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Republicans need to rebuild after recent antics


© St. Petersburg Times, published May 28, 2000

Imagine the month Bill and Ann Bunting are having.

They've gone from the Republican Party's exalted rulers to exorcised demons.

Their plan to open one of Pasco County's first charter schools is being delayed. (You've got to figure they'll be graded poorly under the category "works and plays well with others.")

And now their Republican Club's Adopt-a-Highway designation is under attack in Port Richey. Recently elected council member Joseph Menicola, a disgruntled ex-member of the GOP Executive Committee, says he never sees anyone cleaning Washington Street. He suspects the club just wants the free advertising that comes with the program's street sign.

Maybe. Or, maybe they only pick up spent shell casings.

Just as likely, according to the Buntings, Menicola's statements are a personal vendetta over previous Republican politics.

If you ever wonder why you should care about this political infighting, this is a good example. The Adopt-a-Highway program is run by Pasco County even in the city of Port Richey. Menicola thinks that ought to be changed, with Port Richey assuming control of the program within its municipal limits.

In other words, he's contradicting basic Republican philosophy by advocating duplication of government services. Make sense to you?

Let me guess. Somebody will argue it's an issue of local control, another favorite doctrine.

Either way, Menicola should abandon this notion. There are more pressing matters in Port Richey than heavy-handed scr utiny of volunteer clean-up efforts.

Still, the episode illustrates the disdain in some circles toward the Buntings. Among broader thinkers, there is concern about having no county Republican party chairman just two months before the candidate qualifying period for the 2000 election, as well as the untold embarrassment over the pettiness being played out publicly.

It falls to Jeff Lucas to pick up the pieces of the Republican Party leadership. The New Port Richey attorney, a one-time state House candidate, had been president of the West Pasco Republican Club and presumably will take over duties as chairman of the Republican Executive Committee at its next meeting.

His previously unanimous election was voided by the state party, which also gave the boot to the Buntings and ex-party chair Zoltan Mayer, banning them from serving on the executive committee for two years. Oh yeah, the Second Amendment Republican Club lost its name as well.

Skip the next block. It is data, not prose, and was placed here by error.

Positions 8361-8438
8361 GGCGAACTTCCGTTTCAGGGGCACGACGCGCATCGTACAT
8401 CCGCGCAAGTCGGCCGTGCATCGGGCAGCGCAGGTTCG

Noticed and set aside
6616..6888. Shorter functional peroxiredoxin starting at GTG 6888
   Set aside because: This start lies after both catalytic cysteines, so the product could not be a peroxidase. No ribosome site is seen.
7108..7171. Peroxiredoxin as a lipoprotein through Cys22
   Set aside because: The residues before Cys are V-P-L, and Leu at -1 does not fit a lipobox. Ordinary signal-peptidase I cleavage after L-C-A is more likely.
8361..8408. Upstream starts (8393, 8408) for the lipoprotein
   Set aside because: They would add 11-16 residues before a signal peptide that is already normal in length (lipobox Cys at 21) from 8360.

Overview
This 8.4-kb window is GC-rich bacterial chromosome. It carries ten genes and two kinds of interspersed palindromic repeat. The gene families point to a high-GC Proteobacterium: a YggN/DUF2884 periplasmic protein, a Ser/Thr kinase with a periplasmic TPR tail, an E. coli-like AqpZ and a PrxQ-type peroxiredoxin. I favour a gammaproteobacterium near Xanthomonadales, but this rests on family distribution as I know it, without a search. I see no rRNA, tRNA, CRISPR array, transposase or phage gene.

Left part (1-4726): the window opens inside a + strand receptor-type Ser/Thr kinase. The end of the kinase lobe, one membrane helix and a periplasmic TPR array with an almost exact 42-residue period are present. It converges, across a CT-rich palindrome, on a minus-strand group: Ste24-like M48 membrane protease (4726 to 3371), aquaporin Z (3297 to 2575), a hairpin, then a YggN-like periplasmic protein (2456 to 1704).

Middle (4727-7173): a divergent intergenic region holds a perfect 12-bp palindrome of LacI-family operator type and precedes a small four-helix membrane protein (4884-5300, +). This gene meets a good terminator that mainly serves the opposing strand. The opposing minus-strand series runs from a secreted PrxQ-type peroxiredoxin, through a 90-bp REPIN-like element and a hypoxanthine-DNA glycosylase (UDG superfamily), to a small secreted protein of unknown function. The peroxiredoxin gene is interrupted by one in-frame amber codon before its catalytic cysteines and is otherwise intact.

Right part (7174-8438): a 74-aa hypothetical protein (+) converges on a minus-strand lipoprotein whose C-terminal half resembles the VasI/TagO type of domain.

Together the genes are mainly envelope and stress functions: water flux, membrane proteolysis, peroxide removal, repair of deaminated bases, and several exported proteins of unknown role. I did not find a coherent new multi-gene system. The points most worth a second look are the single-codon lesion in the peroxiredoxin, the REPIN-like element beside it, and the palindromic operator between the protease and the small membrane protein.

The state handed out a dandy discipline lesson that can be used by the Republican club's charter school. This is the adult version of "time out."

The state party stepped in because of a grievance filed by Mayer against the Buntings stemming from a power play gone awry. Under it, Bill Bunting was to assume chairmanship of the party while Mayer would have become vice chair. Mayer is the second consecutive chairman targeted for ouster by the Buntings.

It was ill-timed and just plain foolish, considering the party elects new officers after the presidential election in November.

Of course, it's not like this stuff is exclusive to the Republican Party. The county Democratic Party powers are bewildered by two of their rising stars, Port Richey Mayor Eileen Ferdinand and ex-New Port Richey Mayor Peter Altman, entering the same race against two-term incumbent Democratic County Commissioner David "Hap" Clark Jr. But, at least the Democrats are smart enough to settle their differences at the ballot box.

The Buntings are hard-working party activists, and their club members have undertaken worthwhile community service projects. Yet, they can exhaust even their allies with their political minutiae.

Here's a for instance: Bill Bunting once telephoned complaining about the length of aletter to the editor from a writer offering an opinion with which he disagreed. He had counted the number of words in the letter.

The Buntings most likely will bounce back strongly from all this. They can channel their efforts exclusively into the club instead of being distracted by the machinations of the Republican Executive Committee.

The Second Amendment Republican Club, incidentally, now will be known as the Spirit of '76 Republican Club. It is smart to move the club's image from NRA to USA.

A fife and drum is more appealing than a Smith & Wesson and symbolically could be a small step toward rebuilding party unity.

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